The early part of this period is described as the Golden Age for pewter manufacture, a time when even grand houses used pewter as well as silver for domestic use and a time which preceded the introduction of mass-produced ceramic wares, which ultimately replaced pewter, especially plates and drinking vessels.
Items from this period are obviously much rarer than those from the 19th century. At the bottom end of the market, damaged and worn pewterwares were often melted down and the metal re-used. Changes in standards for liquid measures also made items redundant and if they could not be modified, these were also abandoned or destroyed. Nevertheless, there are many superb pieces still around from this era and most collectors will soon strive to acquire examples. Sadware – plates, dishes and chargers – are the most plentiful and these often have clear and interesting makers’ and other marks.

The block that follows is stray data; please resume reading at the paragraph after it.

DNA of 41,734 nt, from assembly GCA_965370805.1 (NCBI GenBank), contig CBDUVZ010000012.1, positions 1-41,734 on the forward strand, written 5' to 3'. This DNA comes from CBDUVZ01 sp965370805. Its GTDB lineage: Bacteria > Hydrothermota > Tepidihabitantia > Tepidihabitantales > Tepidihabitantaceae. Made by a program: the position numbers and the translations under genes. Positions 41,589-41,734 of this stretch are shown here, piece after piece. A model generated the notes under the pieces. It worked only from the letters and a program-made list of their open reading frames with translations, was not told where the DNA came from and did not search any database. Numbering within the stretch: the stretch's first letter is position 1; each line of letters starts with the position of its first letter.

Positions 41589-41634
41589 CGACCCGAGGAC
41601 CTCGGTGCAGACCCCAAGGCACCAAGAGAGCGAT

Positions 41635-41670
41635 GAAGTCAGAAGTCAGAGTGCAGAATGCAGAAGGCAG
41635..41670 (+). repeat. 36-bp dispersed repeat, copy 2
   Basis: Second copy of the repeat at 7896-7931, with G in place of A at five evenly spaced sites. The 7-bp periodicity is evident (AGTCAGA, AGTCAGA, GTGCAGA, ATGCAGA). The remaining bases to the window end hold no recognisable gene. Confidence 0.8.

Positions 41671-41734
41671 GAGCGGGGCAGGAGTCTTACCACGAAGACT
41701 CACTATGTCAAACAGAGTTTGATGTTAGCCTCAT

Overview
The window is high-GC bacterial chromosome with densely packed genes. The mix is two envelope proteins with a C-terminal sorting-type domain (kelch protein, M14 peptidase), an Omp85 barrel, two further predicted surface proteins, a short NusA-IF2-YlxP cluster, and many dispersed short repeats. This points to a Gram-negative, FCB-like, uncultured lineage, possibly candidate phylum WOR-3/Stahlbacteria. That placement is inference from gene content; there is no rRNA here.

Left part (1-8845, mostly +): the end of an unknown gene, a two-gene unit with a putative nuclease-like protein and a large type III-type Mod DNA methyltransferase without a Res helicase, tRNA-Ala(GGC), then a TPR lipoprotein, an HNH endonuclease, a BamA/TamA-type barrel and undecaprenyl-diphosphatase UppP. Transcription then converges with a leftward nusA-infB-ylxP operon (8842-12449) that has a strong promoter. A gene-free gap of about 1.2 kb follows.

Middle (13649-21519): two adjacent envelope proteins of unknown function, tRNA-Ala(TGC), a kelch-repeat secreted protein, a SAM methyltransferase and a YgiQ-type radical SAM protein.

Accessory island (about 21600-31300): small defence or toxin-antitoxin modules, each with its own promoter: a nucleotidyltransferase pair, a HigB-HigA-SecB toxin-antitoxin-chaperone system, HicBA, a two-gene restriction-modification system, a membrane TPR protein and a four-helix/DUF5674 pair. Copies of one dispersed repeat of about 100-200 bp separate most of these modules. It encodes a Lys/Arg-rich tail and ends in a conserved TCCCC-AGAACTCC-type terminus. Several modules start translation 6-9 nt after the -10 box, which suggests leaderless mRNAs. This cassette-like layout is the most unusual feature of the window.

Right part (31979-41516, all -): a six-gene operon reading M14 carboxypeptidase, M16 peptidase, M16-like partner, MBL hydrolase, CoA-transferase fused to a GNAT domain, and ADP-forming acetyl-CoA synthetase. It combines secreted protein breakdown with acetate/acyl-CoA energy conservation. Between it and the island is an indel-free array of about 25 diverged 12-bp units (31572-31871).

It is common nowadays for what is described as ‘sadware’, to be referred to as ‘flatware’, although the latter more properly refers to forks, spoons, etc. Along with ‘hollowware’ for mugs, cups, flagons, etc., both terms are understood.
Much of this has been excavated or found in rivers and other waterways and as such often has archaeological interest. Items are however, rare and are correspondingly more difficult to find. All depends on the individual collector, his or her interests, persistence and especially pocket!